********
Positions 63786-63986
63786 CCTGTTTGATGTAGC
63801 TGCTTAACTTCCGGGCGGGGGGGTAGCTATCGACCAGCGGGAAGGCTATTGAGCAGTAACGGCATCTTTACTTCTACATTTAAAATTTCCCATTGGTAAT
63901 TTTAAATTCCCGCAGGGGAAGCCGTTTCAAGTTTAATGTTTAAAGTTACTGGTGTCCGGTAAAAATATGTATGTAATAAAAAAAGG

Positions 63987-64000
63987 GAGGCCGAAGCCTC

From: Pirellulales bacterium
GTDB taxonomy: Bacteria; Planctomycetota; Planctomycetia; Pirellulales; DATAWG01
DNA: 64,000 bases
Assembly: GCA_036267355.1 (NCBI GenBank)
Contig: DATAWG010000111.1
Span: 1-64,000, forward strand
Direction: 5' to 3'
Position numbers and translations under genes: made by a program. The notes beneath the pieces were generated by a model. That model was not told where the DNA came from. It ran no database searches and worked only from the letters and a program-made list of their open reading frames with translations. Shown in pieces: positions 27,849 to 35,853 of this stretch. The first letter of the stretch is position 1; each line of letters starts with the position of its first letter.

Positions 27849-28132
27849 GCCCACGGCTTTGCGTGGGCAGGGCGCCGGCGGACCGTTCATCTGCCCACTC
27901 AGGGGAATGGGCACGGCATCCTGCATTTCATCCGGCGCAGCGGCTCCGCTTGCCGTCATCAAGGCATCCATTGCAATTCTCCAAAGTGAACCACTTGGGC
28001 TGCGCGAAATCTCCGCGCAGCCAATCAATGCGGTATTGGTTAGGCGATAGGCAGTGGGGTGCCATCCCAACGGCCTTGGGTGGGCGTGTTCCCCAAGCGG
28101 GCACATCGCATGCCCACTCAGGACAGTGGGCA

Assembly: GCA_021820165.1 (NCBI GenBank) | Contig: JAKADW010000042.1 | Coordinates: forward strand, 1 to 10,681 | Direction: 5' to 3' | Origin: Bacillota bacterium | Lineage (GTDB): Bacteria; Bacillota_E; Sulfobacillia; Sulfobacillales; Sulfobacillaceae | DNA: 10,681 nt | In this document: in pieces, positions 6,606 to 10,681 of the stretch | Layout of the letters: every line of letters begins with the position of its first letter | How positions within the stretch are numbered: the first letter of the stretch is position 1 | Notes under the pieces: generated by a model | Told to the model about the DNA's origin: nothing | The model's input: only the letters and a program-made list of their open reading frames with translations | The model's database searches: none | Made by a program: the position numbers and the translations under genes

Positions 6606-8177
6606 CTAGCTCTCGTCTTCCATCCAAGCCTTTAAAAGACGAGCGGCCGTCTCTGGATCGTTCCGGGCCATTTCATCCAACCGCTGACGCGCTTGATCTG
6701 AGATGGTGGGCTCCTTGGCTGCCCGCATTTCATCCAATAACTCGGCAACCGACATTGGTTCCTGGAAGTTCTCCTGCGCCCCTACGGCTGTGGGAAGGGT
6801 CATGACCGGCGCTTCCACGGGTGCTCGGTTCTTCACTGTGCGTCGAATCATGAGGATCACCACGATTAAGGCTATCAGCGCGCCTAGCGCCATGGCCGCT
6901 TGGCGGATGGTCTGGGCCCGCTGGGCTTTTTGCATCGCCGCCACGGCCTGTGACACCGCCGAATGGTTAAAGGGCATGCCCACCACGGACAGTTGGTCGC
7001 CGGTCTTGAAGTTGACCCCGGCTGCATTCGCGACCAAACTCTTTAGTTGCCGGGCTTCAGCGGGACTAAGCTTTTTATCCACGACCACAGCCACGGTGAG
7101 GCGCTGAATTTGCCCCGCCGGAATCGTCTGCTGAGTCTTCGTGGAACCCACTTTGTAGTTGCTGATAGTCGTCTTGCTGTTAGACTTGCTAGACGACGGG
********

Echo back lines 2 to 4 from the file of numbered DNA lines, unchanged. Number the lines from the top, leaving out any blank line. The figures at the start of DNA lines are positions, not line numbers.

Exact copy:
63786 CCTGTTTGATGTAGC
63801 TGCTTAACTTCCGGGCGGGGGGGTAGCTATCGACCAGCGGGAAGGCTATTGAGCAGTAACGGCATCTTTACTTCTACATTTAAAATTTCCCATTGGTAAT
63901 TTTAAATTCCCGCAGGGGAAGCCGTTTCAAGTTTAATGTTTAAAGTTACTGGTGTCCGGTAAAAATATGTATGTAATAAAAAAAGG